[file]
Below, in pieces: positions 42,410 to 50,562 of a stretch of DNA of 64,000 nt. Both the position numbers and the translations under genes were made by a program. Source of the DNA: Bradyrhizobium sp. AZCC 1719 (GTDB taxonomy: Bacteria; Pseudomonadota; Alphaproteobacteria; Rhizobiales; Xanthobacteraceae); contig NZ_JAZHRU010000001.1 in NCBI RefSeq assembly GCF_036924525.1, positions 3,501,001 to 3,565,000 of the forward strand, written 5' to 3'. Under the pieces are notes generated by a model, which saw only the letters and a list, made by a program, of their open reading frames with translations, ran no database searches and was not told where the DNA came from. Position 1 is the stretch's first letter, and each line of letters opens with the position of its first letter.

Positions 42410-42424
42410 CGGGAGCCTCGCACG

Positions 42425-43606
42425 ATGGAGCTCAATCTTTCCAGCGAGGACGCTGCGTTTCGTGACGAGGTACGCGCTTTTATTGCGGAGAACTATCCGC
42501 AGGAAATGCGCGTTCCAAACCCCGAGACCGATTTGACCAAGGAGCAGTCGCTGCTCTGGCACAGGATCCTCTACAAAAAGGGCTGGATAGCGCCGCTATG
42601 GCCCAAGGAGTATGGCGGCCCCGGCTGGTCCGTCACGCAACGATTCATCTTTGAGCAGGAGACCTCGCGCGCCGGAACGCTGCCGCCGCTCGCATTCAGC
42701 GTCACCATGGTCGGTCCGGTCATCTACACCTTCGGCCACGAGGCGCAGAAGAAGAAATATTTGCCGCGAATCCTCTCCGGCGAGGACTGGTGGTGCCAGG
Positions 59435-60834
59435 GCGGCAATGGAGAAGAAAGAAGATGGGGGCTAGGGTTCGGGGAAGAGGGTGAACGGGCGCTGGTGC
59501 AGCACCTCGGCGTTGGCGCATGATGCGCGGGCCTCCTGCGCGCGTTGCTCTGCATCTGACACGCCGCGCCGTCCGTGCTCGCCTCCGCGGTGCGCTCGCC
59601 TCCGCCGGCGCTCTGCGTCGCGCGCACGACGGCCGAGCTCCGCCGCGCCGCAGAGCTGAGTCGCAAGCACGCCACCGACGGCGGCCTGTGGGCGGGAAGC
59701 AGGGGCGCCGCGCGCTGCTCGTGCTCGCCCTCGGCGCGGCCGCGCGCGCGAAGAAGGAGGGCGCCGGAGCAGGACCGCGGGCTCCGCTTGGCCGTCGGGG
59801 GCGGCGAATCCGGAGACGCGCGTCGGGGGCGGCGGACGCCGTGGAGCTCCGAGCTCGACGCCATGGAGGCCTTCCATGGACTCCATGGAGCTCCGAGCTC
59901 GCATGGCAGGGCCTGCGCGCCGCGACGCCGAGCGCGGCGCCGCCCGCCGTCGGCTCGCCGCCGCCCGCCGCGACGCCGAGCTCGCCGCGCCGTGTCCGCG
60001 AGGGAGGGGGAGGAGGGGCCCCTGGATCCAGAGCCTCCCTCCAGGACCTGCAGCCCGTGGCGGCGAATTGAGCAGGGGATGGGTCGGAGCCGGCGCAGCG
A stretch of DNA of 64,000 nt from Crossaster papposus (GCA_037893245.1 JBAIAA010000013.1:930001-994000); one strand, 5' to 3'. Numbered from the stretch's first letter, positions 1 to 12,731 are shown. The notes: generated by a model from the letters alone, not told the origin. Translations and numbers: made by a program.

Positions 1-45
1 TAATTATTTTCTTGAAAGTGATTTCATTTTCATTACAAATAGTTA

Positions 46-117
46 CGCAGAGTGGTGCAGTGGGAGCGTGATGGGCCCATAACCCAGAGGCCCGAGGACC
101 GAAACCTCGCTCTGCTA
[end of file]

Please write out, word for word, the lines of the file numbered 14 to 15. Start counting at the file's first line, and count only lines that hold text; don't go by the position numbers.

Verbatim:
59801 GCGGCGAATCCGGAGACGCGCGTCGGGGGCGGCGGACGCCGTGGAGCTCCGAGCTCGACGCCATGGAGGCCTTCCATGGACTCCATGGAGCTCCGAGCTC
59901 GCATGGCAGGGCCTGCGCGCCGCGACGCCGAGCGCGGCGCCGCCCGCCGTCGGCTCGCCGCCGCCCGCCGCGACGCCGAGCTCGCCGCGCCGTGTCCGCG